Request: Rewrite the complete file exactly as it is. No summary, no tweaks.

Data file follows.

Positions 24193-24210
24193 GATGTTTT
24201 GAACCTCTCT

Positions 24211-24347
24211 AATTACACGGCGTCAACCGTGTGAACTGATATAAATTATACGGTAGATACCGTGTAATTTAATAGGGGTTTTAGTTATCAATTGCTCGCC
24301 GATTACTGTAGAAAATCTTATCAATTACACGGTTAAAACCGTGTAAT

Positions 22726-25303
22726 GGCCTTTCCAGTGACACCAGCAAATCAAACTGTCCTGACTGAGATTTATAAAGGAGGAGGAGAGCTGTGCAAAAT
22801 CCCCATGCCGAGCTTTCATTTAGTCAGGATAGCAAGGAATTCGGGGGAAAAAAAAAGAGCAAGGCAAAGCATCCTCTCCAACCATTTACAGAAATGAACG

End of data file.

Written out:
Positions 24193-24210
24193 GATGTTTT
24201 GAACCTCTCT

Positions 24211-24347
24211 AATTACACGGCGTCAACCGTGTGAACTGATATAAATTATACGGTAGATACCGTGTAATTTAATAGGGGTTTTAGTTATCAATTGCTCGCC
24301 GATTACTGTAGAAAATCTTATCAATTACACGGTTAAAACCGTGTAAT

Positions 22726-25303
22726 GGCCTTTCCAGTGACACCAGCAAATCAAACTGTCCTGACTGAGATTTATAAAGGAGGAGGAGAGCTGTGCAAAAT
22801 CCCCATGCCGAGCTTTCATTTAGTCAGGATAGCAAGGAATTCGGGGGAAAAAAAAAGAGCAAGGCAAAGCATCCTCTCCAACCATTTACAGAAATGAACG